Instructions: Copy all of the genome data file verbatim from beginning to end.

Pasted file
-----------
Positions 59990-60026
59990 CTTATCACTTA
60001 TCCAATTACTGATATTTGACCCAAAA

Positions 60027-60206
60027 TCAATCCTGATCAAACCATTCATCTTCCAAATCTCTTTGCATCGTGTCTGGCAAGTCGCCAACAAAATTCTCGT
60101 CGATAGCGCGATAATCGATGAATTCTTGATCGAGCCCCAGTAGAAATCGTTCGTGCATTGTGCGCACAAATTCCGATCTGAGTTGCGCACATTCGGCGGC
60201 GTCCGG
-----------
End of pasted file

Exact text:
Positions 59990-60026
59990 CTTATCACTTA
60001 TCCAATTACTGATATTTGACCCAAAA

Positions 60027-60206
60027 TCAATCCTGATCAAACCATTCATCTTCCAAATCTCTTTGCATCGTGTCTGGCAAGTCGCCAACAAAATTCTCGT
60101 CGATAGCGCGATAATCGATGAATTCTTGATCGAGCCCCAGTAGAAATCGTTCGTGCATTGTGCGCACAAATTCCGATCTGAGTTGCGCACATTCGGCGGC
60201 GTCCGG